The SA Military Health Service (SAMHS) will have to put up with deterioration in facilities, obsolete equipment and a shortage of suitably qualified personnel this year.
That’s according to the Department of Defence (DoD) annual performance plan which also points out the SA National Defence Force’s (SANDF) medical service will also find itself facing a situation where it cannot staff medical personnel and will have to deal with “inadequate structures”.
This is because the service, headed by Surgeon General, Lieutenant General Aubrey Sedibe, has to work with a budget of R4.7 billion. This is more than R2.7 billion less than what it requested to “provide prepared and supported health capabilities and services for the defence and protection of South Africa”.
The state of especially the SAMHS flagship medical institution, 1 Military Hospital in Thaba Tshwane, drew the attention of Minister Nosiviwe Mapisa-Nqakula. Speaking during her budget vote in Parliament she indicated she had ordered a forensic investigation into the refurbishment programme of the hospital “due to the number of years and the cost it has taken for the hospital to be fully refurbished and completed”.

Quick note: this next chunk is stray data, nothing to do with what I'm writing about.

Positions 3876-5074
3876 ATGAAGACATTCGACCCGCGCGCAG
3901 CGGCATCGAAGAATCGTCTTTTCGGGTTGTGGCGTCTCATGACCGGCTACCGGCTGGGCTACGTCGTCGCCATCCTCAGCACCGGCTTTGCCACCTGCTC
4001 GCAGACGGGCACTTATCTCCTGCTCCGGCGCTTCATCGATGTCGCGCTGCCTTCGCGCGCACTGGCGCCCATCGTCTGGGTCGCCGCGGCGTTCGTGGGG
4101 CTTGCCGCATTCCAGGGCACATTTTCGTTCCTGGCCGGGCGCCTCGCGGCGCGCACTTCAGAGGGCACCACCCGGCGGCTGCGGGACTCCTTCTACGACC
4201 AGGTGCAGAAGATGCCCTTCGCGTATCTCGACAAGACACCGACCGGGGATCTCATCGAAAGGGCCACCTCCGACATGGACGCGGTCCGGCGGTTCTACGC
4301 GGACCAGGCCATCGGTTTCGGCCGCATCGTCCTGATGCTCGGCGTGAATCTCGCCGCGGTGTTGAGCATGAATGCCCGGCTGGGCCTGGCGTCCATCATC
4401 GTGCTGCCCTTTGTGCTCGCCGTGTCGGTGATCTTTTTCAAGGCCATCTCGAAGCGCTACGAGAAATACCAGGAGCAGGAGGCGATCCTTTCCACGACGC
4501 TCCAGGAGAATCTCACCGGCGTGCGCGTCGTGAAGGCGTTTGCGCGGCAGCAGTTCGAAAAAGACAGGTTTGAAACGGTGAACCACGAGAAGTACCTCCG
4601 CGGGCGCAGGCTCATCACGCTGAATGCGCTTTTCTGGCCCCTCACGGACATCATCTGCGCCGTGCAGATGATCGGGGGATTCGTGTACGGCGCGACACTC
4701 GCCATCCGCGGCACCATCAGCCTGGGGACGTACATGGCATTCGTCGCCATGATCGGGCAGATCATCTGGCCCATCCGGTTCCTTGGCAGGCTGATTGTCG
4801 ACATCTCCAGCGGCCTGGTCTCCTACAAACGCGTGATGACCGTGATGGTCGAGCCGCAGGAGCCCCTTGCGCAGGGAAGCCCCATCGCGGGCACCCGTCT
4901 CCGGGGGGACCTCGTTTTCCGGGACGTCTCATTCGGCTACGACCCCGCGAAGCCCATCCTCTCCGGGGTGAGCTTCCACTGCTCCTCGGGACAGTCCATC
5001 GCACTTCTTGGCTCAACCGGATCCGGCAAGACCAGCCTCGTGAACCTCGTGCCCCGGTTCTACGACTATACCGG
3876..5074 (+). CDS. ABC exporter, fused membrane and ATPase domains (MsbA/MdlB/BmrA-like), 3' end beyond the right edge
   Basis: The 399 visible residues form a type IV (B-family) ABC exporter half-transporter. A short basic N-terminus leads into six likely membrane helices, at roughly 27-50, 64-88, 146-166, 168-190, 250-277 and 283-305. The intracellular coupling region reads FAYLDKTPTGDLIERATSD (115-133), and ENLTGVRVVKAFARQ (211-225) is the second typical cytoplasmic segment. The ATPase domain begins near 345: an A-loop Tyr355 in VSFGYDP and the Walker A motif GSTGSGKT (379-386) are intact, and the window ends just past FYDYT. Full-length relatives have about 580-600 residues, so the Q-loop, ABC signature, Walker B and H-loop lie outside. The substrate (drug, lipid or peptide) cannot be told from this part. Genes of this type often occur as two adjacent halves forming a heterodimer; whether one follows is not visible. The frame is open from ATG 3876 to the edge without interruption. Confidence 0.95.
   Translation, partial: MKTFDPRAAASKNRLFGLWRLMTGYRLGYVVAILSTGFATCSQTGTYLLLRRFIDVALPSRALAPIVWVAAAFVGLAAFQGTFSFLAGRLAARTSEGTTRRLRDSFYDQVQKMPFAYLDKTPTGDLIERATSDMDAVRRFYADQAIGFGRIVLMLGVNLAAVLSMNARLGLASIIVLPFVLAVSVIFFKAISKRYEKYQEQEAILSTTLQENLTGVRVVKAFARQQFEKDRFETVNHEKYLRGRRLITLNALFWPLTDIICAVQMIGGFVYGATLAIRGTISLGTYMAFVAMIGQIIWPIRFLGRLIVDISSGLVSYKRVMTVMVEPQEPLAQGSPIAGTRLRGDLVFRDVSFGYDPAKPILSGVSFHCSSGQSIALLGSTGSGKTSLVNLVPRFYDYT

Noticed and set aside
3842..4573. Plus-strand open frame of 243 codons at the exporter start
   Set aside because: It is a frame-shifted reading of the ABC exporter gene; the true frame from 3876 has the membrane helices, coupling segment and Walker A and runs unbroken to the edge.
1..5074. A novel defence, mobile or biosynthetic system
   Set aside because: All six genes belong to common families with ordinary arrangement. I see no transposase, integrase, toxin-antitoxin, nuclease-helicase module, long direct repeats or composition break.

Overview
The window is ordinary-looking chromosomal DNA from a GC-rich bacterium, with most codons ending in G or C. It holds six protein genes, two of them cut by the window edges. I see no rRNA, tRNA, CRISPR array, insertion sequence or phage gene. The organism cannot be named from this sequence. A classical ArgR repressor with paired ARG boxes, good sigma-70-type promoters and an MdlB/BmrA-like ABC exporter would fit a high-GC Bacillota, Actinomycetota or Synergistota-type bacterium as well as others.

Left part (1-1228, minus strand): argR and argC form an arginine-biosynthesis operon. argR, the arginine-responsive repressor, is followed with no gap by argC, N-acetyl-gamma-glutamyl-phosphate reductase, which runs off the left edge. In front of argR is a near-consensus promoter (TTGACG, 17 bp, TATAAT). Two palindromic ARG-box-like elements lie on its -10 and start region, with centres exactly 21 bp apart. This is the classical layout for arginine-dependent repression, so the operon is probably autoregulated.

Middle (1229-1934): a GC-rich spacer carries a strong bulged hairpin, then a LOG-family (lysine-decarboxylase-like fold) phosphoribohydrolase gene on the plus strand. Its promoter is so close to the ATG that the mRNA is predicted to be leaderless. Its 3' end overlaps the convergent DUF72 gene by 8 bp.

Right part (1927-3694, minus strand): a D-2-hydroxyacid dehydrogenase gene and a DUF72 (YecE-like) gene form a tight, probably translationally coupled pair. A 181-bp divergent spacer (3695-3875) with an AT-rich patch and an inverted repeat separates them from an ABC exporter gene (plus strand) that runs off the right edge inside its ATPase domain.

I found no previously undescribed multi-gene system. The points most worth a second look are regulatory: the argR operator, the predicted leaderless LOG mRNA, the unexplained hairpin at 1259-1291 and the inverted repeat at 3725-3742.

Her thinking was echoed by defence analyst Helmoed Heitman. He agreed with the Minister that the refurbishment project “needed looking at” adding the day-to-day workings of the hospital should also be put under the microscope.
“There are horror stories of non-functioning bedside lamps or call buttons, extremely limited night staff and off duty nurses and sisters sleeping under desks,” he said.
SAMHS expects to head with a project patient population of over three hundred thousand in the current year. These patients are largely seen and attended to at three SAMHS hospitals in Thaba Tshwane, Cape Town and Bloemfontein as well as sick bays at bases across the length and breadth of the country.
In addition, SAMHS fields five medical battalion groups and a specialist medical battalion group for deployed and contingency forces. This sees the maroon berets deployed in locations as far afield as the Democratic Republic of Congo (DRC), the Mozambique Channel and South Africa’s landward borders with Botswana, Lesotho, Mozambique, Swaziland and Zimbabwe in support of Operation Corona, the national border protection tasking.